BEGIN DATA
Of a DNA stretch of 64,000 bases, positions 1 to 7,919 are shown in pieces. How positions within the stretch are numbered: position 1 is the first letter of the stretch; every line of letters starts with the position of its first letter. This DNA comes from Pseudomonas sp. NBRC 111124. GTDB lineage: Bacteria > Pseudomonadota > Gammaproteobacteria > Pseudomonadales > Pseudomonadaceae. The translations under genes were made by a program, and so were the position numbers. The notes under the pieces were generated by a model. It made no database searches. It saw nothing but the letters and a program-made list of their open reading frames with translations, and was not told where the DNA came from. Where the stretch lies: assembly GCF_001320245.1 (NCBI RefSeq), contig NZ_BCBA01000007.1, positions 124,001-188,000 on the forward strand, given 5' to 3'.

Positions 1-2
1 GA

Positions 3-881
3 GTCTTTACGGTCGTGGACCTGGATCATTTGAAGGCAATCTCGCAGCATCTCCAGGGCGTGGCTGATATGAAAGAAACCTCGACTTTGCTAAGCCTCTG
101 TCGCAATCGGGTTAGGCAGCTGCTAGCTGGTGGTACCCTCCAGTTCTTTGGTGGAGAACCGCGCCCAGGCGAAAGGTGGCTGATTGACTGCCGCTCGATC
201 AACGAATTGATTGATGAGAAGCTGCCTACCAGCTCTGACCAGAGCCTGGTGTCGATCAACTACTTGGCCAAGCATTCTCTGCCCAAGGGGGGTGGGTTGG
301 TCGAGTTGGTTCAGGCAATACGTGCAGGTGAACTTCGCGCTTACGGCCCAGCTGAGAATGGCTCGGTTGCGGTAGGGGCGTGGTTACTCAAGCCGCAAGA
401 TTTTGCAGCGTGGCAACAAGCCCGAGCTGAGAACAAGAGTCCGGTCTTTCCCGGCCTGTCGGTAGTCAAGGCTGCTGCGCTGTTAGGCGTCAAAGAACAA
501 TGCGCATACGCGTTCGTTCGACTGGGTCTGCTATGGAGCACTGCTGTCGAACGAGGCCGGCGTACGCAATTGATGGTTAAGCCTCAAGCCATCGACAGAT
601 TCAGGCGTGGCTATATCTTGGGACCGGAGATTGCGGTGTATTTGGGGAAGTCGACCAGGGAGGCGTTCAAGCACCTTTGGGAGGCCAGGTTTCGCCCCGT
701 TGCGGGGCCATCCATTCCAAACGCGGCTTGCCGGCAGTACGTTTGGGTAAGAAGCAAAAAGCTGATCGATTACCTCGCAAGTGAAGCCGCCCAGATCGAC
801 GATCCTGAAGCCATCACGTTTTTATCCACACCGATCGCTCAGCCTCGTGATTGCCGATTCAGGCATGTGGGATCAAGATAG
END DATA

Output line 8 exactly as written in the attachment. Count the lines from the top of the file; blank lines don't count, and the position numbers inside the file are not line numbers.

301 TCGAGTTGGTTCAGGCAATACGTGCAGGTGAACTTCGCGCTTACGGCCCAGCTGAGAATGGCTCGGTTGCGGTAGGGGCGTGGTTACTCAAGCCGCAAGA